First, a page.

GOOD

Why Uber Will Never Go Out Of Business

As much as we love to hate it, the ride-sharing app is too cheap not to use

The #DeleteUber hashtag has been on repeat since January. First it was the taxi strike at John F. Kennedy International Airport. Then an engineer went public about sexual harassment and gender discrimination. Next, CEO Travis Kalanick’s hostile exchange with an Uber driver went viral and its seriously shady business practices were exposed. Every time Uber makes a mistake, the #DeleteUber trend resurfaces, with thousands sharing screenshots of their account deletions—but are people actually leaving the ride-sharing app in the dust?


Apparently, it’s all talk. Though 200,000 users deleted their accounts after the taxi strike backlash, 93 percent of millennials surveyed in March 2017 continue to use the app today. Of course, there are other ride-sharing options—Lyft being the most obvious—but Uber still reigns supreme in the app store, despite the spate of bad publicity. So why can’t we stick to our Uber-deleting guns? It’s not just the convenience. Ride-sharing services are even cheaper than owning and driving your own car.

In eight of the largest cities in the country—Chicago, Detroit, Los Angeles, Miami, New York City, San Diego, San Francisco, and Washington, D.C.—commuting via uberPOOL everyday is less expensive than driving your car to work. In the cities surveyed, the average cost of commuting via personal car was $113.87 per week, which takes into account gas ($7.72), parking ($48.02), car insurance ($29.82), and wear and tear ($28.31). The uberPOOL commute, on the other hand, could cost as low as $61.69 if you live in LA. The cities with the most pronounced ride-sharing savings are San Francisco ($83.16 saved per week), New York City ($75.75 saved), and Chicago ($38.96 saved)—which, if you’re one of these lucky city dwellers, could translate to more than $4,100 back in your wallet each year.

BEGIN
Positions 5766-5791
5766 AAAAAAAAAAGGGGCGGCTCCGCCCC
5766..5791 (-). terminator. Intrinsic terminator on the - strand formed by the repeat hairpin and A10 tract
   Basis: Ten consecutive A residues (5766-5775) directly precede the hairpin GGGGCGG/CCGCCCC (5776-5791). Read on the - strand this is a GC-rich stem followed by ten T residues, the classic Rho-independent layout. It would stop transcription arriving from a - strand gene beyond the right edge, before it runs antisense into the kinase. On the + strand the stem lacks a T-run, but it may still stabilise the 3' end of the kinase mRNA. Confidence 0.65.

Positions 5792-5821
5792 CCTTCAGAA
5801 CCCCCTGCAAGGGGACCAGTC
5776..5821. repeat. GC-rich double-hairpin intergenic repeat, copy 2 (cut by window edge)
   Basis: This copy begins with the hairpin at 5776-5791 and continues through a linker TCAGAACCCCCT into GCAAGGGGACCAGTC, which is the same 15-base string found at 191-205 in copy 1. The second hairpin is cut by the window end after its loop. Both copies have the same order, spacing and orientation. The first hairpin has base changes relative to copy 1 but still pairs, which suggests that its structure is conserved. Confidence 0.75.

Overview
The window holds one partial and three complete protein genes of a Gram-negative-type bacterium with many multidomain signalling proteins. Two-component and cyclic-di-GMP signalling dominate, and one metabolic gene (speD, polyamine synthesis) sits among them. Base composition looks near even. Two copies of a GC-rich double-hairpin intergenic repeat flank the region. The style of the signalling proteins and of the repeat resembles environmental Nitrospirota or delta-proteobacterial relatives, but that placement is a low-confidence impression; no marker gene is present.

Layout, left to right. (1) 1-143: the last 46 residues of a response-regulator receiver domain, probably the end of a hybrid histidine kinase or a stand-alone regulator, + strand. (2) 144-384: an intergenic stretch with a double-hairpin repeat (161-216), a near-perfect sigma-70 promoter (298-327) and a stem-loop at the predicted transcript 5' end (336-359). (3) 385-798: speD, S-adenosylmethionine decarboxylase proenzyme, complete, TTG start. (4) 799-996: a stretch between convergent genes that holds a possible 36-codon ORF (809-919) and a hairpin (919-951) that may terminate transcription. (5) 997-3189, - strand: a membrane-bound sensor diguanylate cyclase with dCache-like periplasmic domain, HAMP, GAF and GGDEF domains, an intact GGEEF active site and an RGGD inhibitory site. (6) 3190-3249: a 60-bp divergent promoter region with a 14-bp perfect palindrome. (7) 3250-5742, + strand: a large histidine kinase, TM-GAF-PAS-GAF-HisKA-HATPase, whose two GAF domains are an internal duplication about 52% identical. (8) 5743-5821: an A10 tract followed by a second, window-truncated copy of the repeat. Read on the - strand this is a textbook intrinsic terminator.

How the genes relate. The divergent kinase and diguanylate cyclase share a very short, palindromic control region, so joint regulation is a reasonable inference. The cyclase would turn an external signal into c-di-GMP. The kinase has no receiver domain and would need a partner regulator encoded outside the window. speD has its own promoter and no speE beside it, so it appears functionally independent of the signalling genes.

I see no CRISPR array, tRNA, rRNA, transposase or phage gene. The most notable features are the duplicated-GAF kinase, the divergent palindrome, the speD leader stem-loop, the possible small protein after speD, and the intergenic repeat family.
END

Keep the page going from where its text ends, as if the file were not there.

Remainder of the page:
Ride-sharing doesn’t just cut personal transportation costs—it’s also helping cities around the country decrease the cost of traffic. You might not realize it, but those hours we all spend idling along at 1 mph are actually quite expensive: Across the country, we lose seven billion hours and three billion gallons of fuel to traffic every year, costing drivers $160 billion annually. A new study from the Massachusetts Institute of Technology found that ride-sharing apps can cut the the number of vehicles on the road by a third without significantly affecting travel time, which, in turn, improves traffic costs immensely.

Traffic in New York City costs New Yorkers $14.7 billion annually. And much of that is due to the nearly 14,000 taxis that operate in the city on a daily basis. But with ride-sharing apps, researchers found that just 3000 cars could cover 98 percent of the city’s taxi demand, relieving the clogged streets and subsequent burned fuel. Imagine, with fewer cars on the road, you would have a wait time of under three minutes. And that’s just New York City. Think about the effect Uber could have on the 300 other cities it’s in around the world: the ride-sharing app has the potential to save six different continents billions of dollars in traffic costs and fuel.

Though people love to hate Uber, the app continues to be the majority of American's dirty little iPhone secret. You can’t blame them. Why drive when it’s cheaper to pay someone else to do it for you?

Money
Center for American Progress Action Fund

Tonight's Democratic debate is a must-watch for followers of the 2020 election. And it's a nice distraction from the impeachment inquiry currently enveloping all of the political oxygen in America right now.

For most people, the main draw will be newly anointed frontrunner Pete Buttigieg, who has surprisingly surged to first place in Iowa and suddenly competing in New Hampshire. Will the other Democrats attack him? How will Elizabeth Warren react now that she's no longer sitting alone atop the primary field? After all, part of Buttigieg's rise has been his criticisms of Warren and her refusal to get into budgetary specifics over how she'd pay for her healthcare plan.